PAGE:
The OMWBE: The Office of Minority and Women’s Business Enterprises

Is your company women- or minority-owned? If so, is your company certified with the Office of Minority and Women’s Business Enterprises? If you have never heard of that office or don’t know what it does, this post is here to help!

            The OMWBE is a little-known office that focuses on empowering and incentivizing businesses owned by women, minorities, and other disadvantaged populations. Their mission is simple:

“We promote equity and increase participation in public contracting and procurement for small businesses owned by minorities, women and disadvantaged persons through education and certification.”

            The office certifies businesses throughout the state that meet this mission. The certification brings with it, a multitude of advantages including the following:

  • State and local agencies, and private companies, look for certified businesses to contract with to meet their supplier diversity goals.
  • Certification makes your company eligible to apply for Washington’s Linked Deposit Program, which provides a 2% interest rate decrease on small business loans.
  • Your company will be placed on the OMWBE database. Public entities that manage federal projects can search the OMWBE database to meet mandatory goals for inclusion of certified firms.

If you are a company that is women- or minority-owned, strongly consider certifying with the OMWBE. To do so, you’ll have to fill out OMWBE’s online application, which you can access by following this link. The OMWBE uses the application process to determine your eligibility for certification. Eligibility applies both to the business and to the owner.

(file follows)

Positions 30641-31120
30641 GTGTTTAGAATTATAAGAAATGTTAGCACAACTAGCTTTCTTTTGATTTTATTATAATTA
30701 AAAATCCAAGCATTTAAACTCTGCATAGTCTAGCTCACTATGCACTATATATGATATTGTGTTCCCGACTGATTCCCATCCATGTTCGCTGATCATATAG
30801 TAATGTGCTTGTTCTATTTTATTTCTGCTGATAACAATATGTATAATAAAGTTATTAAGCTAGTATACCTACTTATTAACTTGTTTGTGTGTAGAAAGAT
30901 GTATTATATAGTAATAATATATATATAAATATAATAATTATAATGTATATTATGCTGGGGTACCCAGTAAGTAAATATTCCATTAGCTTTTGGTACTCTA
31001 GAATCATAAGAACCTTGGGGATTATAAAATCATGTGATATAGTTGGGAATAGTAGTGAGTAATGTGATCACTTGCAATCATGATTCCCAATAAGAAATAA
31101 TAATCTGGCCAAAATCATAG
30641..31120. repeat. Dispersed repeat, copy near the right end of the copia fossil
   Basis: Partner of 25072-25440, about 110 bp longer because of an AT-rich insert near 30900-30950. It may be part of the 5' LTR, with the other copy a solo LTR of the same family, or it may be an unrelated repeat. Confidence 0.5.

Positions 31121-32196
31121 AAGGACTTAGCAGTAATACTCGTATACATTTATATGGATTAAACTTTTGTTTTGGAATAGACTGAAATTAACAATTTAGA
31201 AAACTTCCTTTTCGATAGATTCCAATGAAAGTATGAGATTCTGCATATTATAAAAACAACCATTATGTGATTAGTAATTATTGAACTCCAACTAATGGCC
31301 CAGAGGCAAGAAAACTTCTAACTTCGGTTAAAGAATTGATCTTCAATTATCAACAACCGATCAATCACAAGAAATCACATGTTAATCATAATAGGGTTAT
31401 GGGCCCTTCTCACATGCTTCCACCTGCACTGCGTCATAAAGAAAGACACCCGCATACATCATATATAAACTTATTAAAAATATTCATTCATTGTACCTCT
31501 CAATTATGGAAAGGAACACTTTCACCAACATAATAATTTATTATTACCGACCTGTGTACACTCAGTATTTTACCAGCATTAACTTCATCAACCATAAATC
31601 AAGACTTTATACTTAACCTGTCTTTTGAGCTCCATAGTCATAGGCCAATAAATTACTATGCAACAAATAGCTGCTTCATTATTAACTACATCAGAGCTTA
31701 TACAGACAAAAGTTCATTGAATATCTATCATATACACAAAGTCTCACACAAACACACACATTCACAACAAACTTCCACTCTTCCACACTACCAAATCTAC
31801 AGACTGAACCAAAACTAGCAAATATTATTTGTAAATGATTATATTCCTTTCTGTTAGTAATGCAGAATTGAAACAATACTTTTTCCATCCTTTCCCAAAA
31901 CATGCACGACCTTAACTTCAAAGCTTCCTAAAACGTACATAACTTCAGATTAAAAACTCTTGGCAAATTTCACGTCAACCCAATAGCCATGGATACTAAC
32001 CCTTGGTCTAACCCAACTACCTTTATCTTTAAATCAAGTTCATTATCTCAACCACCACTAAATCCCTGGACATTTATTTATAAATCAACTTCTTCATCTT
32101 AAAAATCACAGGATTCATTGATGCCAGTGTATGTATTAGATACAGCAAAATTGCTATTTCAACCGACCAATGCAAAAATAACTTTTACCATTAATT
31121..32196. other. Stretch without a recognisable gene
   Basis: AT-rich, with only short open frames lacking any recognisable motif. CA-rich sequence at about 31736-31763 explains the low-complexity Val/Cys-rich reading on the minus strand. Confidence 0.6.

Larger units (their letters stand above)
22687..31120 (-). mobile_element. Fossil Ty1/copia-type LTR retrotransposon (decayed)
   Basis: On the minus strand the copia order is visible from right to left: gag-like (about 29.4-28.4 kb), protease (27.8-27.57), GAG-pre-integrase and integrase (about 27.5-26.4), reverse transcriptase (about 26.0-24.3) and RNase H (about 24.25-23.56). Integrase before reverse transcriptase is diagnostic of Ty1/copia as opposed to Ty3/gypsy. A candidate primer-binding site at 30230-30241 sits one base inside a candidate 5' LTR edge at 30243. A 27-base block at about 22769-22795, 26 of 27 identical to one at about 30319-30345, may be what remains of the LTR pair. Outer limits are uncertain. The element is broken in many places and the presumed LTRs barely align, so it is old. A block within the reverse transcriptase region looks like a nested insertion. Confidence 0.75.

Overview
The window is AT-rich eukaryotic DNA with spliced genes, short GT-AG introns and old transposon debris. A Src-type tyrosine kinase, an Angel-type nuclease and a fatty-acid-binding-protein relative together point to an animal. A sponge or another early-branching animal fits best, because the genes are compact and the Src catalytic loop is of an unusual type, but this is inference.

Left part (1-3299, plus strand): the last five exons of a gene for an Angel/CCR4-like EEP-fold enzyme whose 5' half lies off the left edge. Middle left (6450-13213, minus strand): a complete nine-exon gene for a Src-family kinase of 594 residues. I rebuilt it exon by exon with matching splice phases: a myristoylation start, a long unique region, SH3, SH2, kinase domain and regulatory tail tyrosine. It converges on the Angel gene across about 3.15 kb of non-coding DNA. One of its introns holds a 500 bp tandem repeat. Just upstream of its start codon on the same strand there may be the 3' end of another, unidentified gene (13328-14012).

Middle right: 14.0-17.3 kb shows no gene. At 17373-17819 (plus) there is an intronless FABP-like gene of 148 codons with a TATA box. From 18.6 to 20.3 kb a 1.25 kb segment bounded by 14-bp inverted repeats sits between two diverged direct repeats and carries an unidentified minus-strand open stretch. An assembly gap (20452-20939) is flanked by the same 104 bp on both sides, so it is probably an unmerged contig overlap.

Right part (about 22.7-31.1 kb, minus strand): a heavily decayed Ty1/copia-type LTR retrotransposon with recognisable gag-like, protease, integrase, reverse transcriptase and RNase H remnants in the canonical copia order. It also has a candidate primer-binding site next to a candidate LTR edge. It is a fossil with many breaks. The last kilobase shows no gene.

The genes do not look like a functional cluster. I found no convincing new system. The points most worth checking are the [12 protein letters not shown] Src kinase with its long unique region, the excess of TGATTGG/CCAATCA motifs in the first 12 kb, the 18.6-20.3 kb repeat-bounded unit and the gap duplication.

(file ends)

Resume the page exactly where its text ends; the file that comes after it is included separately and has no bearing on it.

The business must be:

  1. For profit.
  2. Licensed to do business in the State of Washington.
  3. Able to perform services for contracts that fall within the eligible owner(s)’ field of expertise.
  4. Classified as a small business based on U.S. Small Business Administration (SBA) size standards.

The business owner(s) must:

  1. Be a minority or a woman.
  2. Own at least 51% of the business and show contribution of capital and expertise.
  3. Control the day-to-day operations of the business.
  4. Be a U.S. citizen or permanent U.S. resident.
  5. Be economically disadvantaged.

If you need help figuring out if your business is classified as a “small business,” what control of day-to-day operations looks like, the meaning of “economically disadvantaged,” or if you have any other questions about the application process, please give us a call at (206) 448-7000, and we’d be happy to help!

Share